The positioning of the SciELO Program as an open science program, provided for the creation of a preprints’ server, announced in 2017. In September 2018, during the SciELO 20 Years Week, the partnership between SciELO and the Public Knowledge Project (PKP) was launched with the objective of developing an open source preprints server based on the already consolidated Open Journal Systems (OJS).
“During the Foundation Day celebrations of the Society for Promotion of Horticulture (SPH), IndiaRxiv (India Archive), preprints repository server for India was relaunched on the SPH’s webserver using Public Knowledge Project’s free & open source software, Open Preprints Systems. Previously, the Centre for Open Science was hosting the repository using Open Science Framework. Preprints are versions of articles that have not yet been submitted to a journal for peer review….”
“PKP Publishing Services (PKP|PS) is happy to welcome our first Open Preprint Systems (OPS) hosted client, Engineering Archive (engrXiv).
Open Engineering Inc launched engrXiv in 2016 with the mission of openly disseminating engineering knowledge and is now migrating from OSF Preprints, the Centre for Open Science’s preprint service, to OPS, an open-source system developed by PKP in partnership with SciELO, for managing and posting preprints online. The move will provide engrXiv with greater operational control and the support of a strong open source community. …”
“In this activity we present the current status of development of a plugin to integrate Dataverse with Open Preprint Servers (OPS) and Open Journal Systems (OJS) in their most recent versions (3.3.x series).
Presentation held on 11/19/21 at Open Publishing Fest 2021:
Abstract: Preprints are an increasingly important component of the scholarly record and preprint platforms have correspondingly grown in number. Academic communities value preprints for the opportunity to share early findings with peers and receive immediate feedback on not-yet-reviewed works. With the COVID pandemic, a broader audience is turning to preprints, as political leaders, journalists, and the public seek new information about the virus. Complications arise, however, when the unvetted nature of these works is not clearly signaled alongside discussions of their findings. In late 2020, Rick Anderson captured these concerns, highlighting cases where discredited preprints remained available to read, presenting a potential for misinformation. Anderson posited that preprint platform providers, not just editors, should ensure adequate preprint vetting and be willing to retract them. With the availability of two new open-source preprint platforms–PKP’s Open Preprint Systems (OPS) and Birkbeck’s Janeway preprint server–library publishers now have familiar, robust infrastructure for entering this space and are a logical home for such services, especially given a strong commitment to a specific research community. But what additional responsibilities must we accept–if any–as publishers of this genre? Should we establish terms for vetting of submissions? Without adequate domain knowledge, how would we enforce, or even audit, such terms? How do we indicate that a specific preprint’s findings have not yet been formally accepted? What about obligations regarding debunked publications? What are the responsibilities of platform providers, publishers, and editors? Should library publishers, as a community of practice, expand on the proposed best practices related to preprint metadata to ensure we are responsible actors in providing access to early research? Panelists will explore these questions during the session’s first half, and invite attendee participation for the second. Registered attendees will receive an advance survey regarding current/planned preprint publishing, in order to identify additional discussion topics.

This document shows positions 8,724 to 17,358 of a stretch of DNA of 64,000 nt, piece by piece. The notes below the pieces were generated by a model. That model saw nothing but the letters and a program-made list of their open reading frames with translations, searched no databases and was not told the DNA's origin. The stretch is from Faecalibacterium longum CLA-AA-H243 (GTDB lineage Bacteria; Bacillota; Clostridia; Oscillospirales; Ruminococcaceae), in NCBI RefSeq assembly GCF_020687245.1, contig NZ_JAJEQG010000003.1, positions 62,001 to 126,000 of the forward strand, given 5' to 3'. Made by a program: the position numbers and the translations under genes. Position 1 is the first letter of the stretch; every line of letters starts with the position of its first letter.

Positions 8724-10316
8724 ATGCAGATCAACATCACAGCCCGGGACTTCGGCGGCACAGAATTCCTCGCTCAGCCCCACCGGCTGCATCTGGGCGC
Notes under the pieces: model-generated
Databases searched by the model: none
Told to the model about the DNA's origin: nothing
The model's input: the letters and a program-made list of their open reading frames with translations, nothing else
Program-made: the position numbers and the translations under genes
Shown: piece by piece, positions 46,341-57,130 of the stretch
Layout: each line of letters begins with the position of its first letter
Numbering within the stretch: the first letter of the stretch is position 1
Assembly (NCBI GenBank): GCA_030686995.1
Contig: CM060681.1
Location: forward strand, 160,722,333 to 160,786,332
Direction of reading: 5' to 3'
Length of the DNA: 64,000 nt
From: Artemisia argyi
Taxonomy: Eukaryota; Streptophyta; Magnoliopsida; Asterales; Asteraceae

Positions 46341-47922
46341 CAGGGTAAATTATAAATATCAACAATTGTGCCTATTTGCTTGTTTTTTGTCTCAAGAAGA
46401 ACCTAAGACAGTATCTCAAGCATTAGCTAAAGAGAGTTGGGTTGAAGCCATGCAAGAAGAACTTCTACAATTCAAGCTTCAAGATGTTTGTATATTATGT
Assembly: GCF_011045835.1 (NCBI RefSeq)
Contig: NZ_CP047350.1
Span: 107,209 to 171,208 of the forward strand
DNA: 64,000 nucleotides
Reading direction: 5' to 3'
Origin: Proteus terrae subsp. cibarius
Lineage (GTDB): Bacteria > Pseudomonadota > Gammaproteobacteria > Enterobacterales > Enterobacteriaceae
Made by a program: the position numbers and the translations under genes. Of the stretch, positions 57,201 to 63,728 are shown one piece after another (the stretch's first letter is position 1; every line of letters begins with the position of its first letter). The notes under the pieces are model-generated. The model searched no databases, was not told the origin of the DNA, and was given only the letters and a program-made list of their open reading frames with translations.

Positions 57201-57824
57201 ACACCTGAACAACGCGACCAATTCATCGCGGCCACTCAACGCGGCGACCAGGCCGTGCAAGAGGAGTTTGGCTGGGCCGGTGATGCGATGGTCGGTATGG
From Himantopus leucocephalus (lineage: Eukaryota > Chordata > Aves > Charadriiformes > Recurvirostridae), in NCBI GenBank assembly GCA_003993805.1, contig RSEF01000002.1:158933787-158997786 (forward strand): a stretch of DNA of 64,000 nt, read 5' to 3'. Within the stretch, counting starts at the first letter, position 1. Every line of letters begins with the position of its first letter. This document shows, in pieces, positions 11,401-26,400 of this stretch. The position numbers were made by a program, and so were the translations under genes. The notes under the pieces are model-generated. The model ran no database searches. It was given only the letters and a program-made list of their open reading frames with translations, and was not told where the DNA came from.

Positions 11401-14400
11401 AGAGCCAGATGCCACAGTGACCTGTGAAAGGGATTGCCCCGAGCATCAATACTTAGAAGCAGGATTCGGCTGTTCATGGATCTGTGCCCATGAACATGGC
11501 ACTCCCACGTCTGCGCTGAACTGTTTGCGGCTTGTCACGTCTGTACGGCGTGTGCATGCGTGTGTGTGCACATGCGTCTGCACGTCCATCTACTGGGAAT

In 2018, PKP announced a working partnership with SciELO to build the open source software necessary to host preprint servers. The requirements were clear and had been expertly laid out by SciELO: they needed a preprint server that could meet the decentralized, multilingual, and multidisciplinary needs of their network. But not only that, they needed their preprint server to be fully interoperable with – you guessed it – Open Journal Systems (OJS). Armed with specifications and seed funding from SciELO, along with a generous donation from a Stanford University donor, it wasn’t long before SciELO’s preprint server, Open Preprint Systems (OPS), was born.
OPS 3.2 Beta is set to be released on February 28, 2020 alongside OJS/OMP 3.2 and we couldn’t be more thrilled – for both SciELO and the doors this software opens for the global scholarly communications community.